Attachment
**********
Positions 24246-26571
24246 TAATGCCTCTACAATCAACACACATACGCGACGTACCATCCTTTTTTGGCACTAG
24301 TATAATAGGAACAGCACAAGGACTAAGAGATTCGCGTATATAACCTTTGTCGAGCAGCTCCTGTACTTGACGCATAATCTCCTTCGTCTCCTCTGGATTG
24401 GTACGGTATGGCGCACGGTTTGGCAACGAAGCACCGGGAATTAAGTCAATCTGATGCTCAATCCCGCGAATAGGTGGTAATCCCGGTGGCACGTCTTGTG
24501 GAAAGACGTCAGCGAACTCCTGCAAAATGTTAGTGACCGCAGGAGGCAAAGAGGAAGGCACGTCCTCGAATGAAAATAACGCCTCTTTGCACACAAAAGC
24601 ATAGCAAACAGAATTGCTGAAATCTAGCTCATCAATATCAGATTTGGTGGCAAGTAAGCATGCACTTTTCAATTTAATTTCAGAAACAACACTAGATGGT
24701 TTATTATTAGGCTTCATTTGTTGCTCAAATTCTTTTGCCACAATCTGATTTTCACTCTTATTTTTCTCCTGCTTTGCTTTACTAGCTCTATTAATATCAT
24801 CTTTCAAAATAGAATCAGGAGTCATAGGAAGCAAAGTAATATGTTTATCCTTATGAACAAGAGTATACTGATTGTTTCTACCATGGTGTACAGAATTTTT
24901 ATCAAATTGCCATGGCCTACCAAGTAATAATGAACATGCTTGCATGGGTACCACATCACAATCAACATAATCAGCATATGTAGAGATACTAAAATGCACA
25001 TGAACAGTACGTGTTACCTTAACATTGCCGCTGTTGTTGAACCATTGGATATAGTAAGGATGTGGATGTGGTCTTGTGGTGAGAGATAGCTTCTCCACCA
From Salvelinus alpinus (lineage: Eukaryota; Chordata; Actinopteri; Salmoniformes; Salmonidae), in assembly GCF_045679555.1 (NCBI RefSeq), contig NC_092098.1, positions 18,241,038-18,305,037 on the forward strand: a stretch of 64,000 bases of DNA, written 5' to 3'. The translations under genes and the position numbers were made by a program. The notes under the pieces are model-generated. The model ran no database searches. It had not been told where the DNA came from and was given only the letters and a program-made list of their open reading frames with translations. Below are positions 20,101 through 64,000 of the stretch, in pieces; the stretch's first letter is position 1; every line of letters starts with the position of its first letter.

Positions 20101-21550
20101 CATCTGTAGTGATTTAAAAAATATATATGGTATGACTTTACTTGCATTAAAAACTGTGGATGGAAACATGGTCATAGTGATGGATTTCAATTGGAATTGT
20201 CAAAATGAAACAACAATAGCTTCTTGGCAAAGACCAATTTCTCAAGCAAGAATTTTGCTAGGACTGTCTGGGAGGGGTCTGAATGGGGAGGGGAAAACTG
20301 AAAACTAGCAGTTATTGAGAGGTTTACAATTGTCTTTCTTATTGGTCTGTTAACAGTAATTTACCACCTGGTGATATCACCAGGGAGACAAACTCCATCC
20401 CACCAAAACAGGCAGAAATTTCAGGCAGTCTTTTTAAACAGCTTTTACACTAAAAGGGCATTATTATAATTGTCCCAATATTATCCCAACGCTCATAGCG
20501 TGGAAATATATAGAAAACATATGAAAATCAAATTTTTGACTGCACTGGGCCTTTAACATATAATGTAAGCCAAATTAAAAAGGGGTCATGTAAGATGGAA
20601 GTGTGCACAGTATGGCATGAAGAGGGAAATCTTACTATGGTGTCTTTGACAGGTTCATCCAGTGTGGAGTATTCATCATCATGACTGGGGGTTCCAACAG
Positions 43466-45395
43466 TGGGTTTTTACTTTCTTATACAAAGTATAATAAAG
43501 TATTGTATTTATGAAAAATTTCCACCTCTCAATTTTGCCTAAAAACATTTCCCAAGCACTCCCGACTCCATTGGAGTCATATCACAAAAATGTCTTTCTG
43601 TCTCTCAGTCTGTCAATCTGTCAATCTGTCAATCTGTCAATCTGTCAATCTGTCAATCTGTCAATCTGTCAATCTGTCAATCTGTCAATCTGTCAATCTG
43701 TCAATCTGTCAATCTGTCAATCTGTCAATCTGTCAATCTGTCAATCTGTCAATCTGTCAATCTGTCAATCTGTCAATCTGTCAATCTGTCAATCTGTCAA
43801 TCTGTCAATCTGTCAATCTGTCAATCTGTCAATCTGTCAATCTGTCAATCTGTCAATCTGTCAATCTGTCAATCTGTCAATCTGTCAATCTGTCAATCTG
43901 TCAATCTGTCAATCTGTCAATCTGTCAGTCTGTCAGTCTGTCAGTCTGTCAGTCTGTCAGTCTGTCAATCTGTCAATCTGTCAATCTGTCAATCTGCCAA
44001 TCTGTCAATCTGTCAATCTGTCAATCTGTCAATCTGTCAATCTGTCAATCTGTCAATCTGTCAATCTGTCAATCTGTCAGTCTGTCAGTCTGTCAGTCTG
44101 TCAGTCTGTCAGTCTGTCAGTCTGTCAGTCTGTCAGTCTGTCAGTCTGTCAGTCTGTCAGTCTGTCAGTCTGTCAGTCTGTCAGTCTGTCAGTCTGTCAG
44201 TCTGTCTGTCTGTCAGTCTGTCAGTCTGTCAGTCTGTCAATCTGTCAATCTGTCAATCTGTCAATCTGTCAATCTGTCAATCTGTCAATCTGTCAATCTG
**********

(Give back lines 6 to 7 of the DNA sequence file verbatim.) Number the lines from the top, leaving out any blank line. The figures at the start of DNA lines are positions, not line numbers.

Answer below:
24601 ATAGCAAACAGAATTGCTGAAATCTAGCTCATCAATATCAGATTTGGTGGCAAGTAAGCATGCACTTTTCAATTTAATTTCAGAAACAACACTAGATGGT
24701 TTATTATTAGGCTTCATTTGTTGCTCAAATTCTTTTGCCACAATCTGATTTTCACTCTTATTTTTCTCCTGCTTTGCTTTACTAGCTCTATTAATATCAT